One Star Reviews

Pondering my own love of writing fierce one-star reviews of books, sometimes that other people consider to be classics, I went looking up other websites that appreciated ferocious reviews of such books and found a gem.  Being thus inspired, I decided to look at some of the one-star reviews that I have posted on my blog and would like to share some of my more witty and ferocious comments with you all, since many people express to me a joy of reading some of my more feisty book reviews.  Without any further ado, then, here is a selection quotable comments from one star reviews that I have given:

How We Forgot The Cold War, by John Wiener

“The way this author goes on about progressives and insults the conservative view of the Cold War, which he oversimplifies and mischaracterizes, he should be called John Whiner. ”

Heavenly Errors, by Neil Comins

“When I started reading this book, I thought it would be a five-star book.  By the time I got to the middle, it started looking like a three-star book.  Once I finished, I was irritated and disappointed that the book ended up being a one-star book. ”

Introduction To World Peace Through World Law, by Grenville Clark

“This book is a testament to the way that even the supposed good intentions of corrupt globalist elites are bad ideas, and not merely horrific in their attempted execution given the widespread horror such plans are viewed with in the United States, and rightly so.”

With Lee In Virginia, by G.A. Henty

“This is not a book that can in any shape or form be recommended to children, because they will likely absorb its historical perspective without being very critical towards it.  The fact that this bogus history is wrapped up with romance and excitement only makes it more likely to serve as poison wrapped in a sugary coating designed to appeal to young audiences.”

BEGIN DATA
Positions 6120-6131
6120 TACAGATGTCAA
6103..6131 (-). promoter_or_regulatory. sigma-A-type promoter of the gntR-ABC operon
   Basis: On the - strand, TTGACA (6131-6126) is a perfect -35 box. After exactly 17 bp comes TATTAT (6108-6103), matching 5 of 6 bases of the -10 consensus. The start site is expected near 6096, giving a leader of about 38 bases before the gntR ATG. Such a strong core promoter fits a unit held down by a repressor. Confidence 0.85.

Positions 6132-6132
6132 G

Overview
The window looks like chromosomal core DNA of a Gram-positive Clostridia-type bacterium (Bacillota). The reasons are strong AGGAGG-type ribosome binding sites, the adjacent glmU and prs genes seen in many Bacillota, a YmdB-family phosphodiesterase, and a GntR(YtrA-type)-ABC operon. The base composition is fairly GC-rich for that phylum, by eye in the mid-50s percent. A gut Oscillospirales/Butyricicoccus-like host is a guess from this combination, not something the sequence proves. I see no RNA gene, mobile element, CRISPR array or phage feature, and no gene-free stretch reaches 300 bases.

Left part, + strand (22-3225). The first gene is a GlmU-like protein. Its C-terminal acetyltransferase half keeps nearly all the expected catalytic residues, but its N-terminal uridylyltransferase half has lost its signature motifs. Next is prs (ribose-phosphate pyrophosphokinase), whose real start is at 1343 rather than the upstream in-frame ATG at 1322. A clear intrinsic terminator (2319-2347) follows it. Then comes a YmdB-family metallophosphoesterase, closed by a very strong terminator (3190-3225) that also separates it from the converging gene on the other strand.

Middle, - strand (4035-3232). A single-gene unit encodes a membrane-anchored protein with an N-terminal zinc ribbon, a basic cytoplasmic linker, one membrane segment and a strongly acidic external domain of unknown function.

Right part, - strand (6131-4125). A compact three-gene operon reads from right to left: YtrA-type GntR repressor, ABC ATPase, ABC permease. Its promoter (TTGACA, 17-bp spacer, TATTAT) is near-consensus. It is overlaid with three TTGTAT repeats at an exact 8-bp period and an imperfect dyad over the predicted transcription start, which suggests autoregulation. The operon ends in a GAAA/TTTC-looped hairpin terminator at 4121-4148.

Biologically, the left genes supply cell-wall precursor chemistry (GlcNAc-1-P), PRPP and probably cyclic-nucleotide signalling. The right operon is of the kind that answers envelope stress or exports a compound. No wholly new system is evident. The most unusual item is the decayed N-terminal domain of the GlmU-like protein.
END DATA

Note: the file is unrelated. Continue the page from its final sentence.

Land Of Wolves:  The Return of Lincoln’s Bodyguard, by T.J. Turner

“When your [book] does a worse job at presenting Abraham Lincoln in a plausible fashion than Abraham Lincoln:  Vampire Hunter, you are doing a terrible job.  This is an author that should stick to something that does not involve history, as this novel is an atrocity.  If not the worst book of all time, it may be the worst novel about Abraham Lincoln that I have ever read, and that is no mean achievement.”

Biomimicry, by Jenine Benyus

“The author’s approach, though, that we should celebrate scarcity, worship nature, and accept some kind of technocratic government ruled by unaccountable scientific elites who adopt some sort of socialistic system is shared by many others, and no amount of specific debunking of this or that technology is going to change the fact that the author wishes to drastically reshape our society and whether it is done through the choice to reject contemporary ways made freely by people or by coercion when they do not move far or quickly enough, the author’s ulterior motives are the same.”

Blinded By The Right, by David Brock

“Instead of presenting a genuinely worthwhile position, something worth modeling in public discourse or our own private lives, this book seeks to present a tired false dilemma, where the author was on both sides but never came to any sort of worthwhile position that truly comes to terms with the darkness and evil within his own heart, or the full extent of corruption within our body politic, of which this author is a prime example in so many ways.”

Don’t Know Much About Geography, by Kenneth Davis

“Don’t know much about geography? You’re not alone. Neither does the author. Or, to be more precise, sometimes the author confuses writing about geography in such a way as to educate, inform, and amuse audiences who often consider geography to be boring with writing thinly veiled propaganda that engages in double-standards in terms of what the author seeks to promote and what he seeks to attack.”